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Friday, December 28, 2007

Socialist Origins of the Pakistan People's Party

Here's a history of the origins of Benazir Bhutto's Pakistan People's Party from the Labor Party of Pakistan.

The LPP is a Trotskyist organisation, so take into account their bias against the mainstream communists working through the PPP.

According to the LPP;

The Pakistan Peoples Party (PPP) was formed on September 1, 1967. Its program was radical socialist and a communist leader, J-A Rahim, had written its basic manifesto. Meantime, Zulfiqar Ali Bhutto appeared in political arena as a challenge to the Ayub dictatorship. The communists (both Stalinists and Maoists) were supporting the Ayub dictatorship while Bhutto was representing the masses' feelings.

Bhutto, himself a feudal lord from Sindh, had been a foreign minister in the Ayub Cabinet. Being an intelligent bourgeois politician, he raised the slogan of socialism and joined hands with some leftists to form the PPP. When the Ayub dictatorship started targeting Bhutto, he became a symbol of resistance,
strengthening his popularity and his grip on the party. In fact, the PPP's popularity was a sequel to 1968-69 revolutionary movements.

Even prior to the 1970s first ever-general election on adult franchise-basis, the masses had joined this party because of its socialist program. The Labour leaders who became powerful and strong because of the 1968's movement joined this party.

The Pakistani left as usual failed to understand the unfolding events. They found a radical bourgeois in Bhutto and started supporting Bhutto. Instead of organizing and launching class struggle, the left developed working class' illusions in Bhutto and the PPP. They reconciled with feudals and capitalists in the PPP and even presented them as leaders. Hence the PPP became a working-class party with feudals as its leaders who used socialist sloganeering. Instead of organizing the PPP on a radical socialist program, it was organized on bourgeois democratic basis, which led to a right wing turn by the party. It was again their ideology that stopped left organizing the PPP on revolutionary basis. The left, again, was working in Pakistan in line with the foreign policy of Moscow and Beijing.

When the PPP came to power in 1972, many communists joined the government.However, the PPP did not bring about any fundamental change, save some radical reforms. This disillusioned the working class. The proletariat took to the streets during the period of May-Sept 1972. The movement was especially strong in Karachi. The government decided to crush the movement. A demonstration of workers was fired on in Landhi, Karachi leaving dozens dead. This angered the communists who had joined this government. Some of them resigned in protest. Perhaps they had forgotten the fact that capitalist governments, no matter how at times radical they may appear, always repress the proletariat.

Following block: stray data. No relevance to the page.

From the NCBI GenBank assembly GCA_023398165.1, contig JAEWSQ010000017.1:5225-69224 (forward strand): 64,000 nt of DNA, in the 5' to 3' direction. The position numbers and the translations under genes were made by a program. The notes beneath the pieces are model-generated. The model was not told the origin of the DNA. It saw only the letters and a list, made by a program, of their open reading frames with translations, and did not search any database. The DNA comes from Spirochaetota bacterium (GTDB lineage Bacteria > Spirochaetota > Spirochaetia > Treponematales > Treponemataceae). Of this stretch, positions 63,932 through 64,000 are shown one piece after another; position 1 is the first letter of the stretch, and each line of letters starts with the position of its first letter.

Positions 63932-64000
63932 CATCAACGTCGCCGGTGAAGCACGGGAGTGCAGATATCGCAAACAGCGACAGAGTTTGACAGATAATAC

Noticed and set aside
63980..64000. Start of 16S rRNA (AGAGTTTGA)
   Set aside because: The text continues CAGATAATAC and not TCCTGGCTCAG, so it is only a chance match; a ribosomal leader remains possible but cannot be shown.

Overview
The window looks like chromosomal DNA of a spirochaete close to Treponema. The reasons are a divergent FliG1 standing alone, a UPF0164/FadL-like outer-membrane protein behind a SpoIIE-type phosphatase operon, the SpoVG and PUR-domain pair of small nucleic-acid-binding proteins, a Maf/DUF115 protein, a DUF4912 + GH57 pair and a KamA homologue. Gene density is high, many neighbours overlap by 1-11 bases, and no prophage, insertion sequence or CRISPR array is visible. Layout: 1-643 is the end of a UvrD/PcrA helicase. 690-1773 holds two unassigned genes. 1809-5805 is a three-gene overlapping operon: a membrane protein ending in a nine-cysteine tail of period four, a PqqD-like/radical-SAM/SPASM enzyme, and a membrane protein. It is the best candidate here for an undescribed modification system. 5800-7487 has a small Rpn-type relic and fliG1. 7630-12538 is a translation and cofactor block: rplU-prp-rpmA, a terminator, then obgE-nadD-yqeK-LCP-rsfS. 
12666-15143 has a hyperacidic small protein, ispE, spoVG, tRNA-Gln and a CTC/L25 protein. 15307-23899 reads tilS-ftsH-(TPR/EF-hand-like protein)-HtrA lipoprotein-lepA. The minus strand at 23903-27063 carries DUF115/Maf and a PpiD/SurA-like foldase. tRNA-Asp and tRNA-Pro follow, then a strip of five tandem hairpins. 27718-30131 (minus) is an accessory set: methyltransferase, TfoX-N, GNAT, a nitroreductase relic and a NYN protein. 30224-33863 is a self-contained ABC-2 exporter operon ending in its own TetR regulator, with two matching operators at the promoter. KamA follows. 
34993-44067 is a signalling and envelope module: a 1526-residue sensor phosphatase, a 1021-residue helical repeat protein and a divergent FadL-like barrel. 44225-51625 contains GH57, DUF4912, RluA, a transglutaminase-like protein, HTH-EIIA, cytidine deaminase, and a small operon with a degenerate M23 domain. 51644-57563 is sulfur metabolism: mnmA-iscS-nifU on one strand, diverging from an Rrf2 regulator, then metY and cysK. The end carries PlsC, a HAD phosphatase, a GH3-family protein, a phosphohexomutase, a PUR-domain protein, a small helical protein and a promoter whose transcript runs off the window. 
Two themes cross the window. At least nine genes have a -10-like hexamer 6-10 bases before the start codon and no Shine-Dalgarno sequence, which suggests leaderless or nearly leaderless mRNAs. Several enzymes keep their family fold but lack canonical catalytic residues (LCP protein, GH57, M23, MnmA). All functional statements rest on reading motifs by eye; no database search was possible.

Disillusioned by Bhutto and the PPP, the left went looking for other more progressive bourgeois figures, leaving the working class, having illusions in PPP, at the mercy of its feudal and capitalist leaders.

The left failed to offer any alternative during this period. Hence when disillusionment grew, it was right wing religious fanatics and reactionary forces that became an alternative to the PPP. In 1977, a movement began against the government spurred by economic conditions and US intervention. he left did not understand the nature of the movement nor did it analyze the nature of the movement's leadership.

The left termed it a movement for democratic liberties and urged the working class to join it. In a statement from Hyderabad Jail on April 12, 1977 Miraj Mohammad Khan, Sher Mohammad Marri and Ata Ullah Mengal said: "We appeal to the workers, peasants, students, intellectuals and toiling masses to join the ongoing peoples movement which is a movement of democratic liberties. We believe this movement will rid our motherland of the dictatorship."

They hoped to rid 'our motherland' of 'dictatorship' through religious fundamentalists. Labelling the Bhutto regime as a dictatorship was incorrect, both socially and politically. And the hope of democracy from religious fanatics backed by the USA - was irrational.

Their illogical analysis and hopes were soon dashed to ground when in 1977 a real military dictatorship 'rid' the motherland of Bhutto's 'dictatorship'.It was the left that suffered worst of all during this military regime led by General Zia Ul Haq.


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